You have to wonder how Idaho will attract the jobs of the 21st Century when the state continues to have one of the most dismal percentages in the country of high school grads going on to college or skills education. Meanwhile, study after study shows the unmistakable connection between the level of educational attainment by Americans and how well they do on measures of economic security and income. It’s not difficult to conclude that while Idaho education policy in recent years has centered on various “reforms” that have often promised improvements without more money, the state’s per capita personal income has fallen from 41st in the country in 2000 to 49th in 2011.

 Most state policy makers seem entirely content with the steadily diminished status quo and they scarcely speak as another proven higher education leader leaves for a greener pasture. You won’t hear many speeches from Idaho political leaders about how the state should aspire to lead the nation (or even the region) in some academic area or find the resources to build a world-class research capability. Quite to the contrary the view seems to be that things in Idaho are just good enough and budgets and aspiration best be held in check. One doubts Duane Nellis or Tim White heard such sentiments in Texas or California when they made decisions to move on.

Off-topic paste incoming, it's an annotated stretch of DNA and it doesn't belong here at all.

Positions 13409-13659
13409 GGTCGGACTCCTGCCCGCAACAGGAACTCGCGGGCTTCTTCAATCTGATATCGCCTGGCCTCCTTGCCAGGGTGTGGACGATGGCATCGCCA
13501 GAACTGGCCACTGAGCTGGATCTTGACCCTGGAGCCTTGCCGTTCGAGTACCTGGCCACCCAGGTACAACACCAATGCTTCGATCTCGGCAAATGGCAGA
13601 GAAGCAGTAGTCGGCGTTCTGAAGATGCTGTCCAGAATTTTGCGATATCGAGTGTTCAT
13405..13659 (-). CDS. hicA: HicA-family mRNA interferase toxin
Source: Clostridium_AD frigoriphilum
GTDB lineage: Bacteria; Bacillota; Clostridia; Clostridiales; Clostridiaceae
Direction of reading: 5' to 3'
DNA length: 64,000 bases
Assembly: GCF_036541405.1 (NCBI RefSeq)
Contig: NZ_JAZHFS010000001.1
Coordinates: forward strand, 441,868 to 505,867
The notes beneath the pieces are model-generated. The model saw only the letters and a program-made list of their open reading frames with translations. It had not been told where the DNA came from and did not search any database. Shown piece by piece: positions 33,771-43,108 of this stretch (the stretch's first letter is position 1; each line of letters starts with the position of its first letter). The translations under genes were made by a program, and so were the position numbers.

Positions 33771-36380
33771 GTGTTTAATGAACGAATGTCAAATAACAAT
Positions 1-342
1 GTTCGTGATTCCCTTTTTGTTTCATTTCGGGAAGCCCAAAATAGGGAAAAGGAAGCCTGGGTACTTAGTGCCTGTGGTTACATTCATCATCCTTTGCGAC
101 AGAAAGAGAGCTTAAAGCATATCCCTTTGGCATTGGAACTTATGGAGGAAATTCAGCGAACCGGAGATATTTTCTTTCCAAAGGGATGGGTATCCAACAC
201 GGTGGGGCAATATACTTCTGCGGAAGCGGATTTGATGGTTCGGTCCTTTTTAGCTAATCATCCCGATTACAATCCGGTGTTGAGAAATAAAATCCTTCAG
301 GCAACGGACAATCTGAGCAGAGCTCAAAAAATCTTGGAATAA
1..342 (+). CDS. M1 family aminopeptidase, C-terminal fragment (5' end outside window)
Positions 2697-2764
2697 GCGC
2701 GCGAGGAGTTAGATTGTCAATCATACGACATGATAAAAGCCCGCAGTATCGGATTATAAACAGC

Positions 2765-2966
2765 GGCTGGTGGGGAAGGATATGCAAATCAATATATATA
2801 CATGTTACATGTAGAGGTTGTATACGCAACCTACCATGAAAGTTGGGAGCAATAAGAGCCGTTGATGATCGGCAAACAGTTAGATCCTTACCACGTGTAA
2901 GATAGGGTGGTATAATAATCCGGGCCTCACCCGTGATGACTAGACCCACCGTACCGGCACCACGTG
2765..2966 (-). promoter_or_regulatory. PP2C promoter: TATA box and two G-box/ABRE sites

At the same time, new forces in higher education indeed are emerging. The Chinese, the Koreans and the Indians, just to mention the obvious, understand the links between robust, continually improving higher education and a growing 21st Century economy. Higher education shrinks income disparity, provides one sure path from poverty to a better life and, not insignificantly, creates better, critically thinking citizens. It’s one thing to be ideologically blind to the need for new investment in higher education that might require new resources. It’s quite another thing to be willfully ignorant of the way the world works.

 

House of Morgan

Too Big to Fail, Too Big to Manage

A little over one hundred years ago J. Pierpont Morgan ran much of the world’s business from an elegant office at 23 Wall Street in New York. The investment and commercial banking operations that J.P. oversaw financed railroads, mining, energy, steel and insurance companies. Morgan was big, so big that when the U.S. economy was on the verge of tanking in 1907, Morgan put a wad of money on the table and saved the day.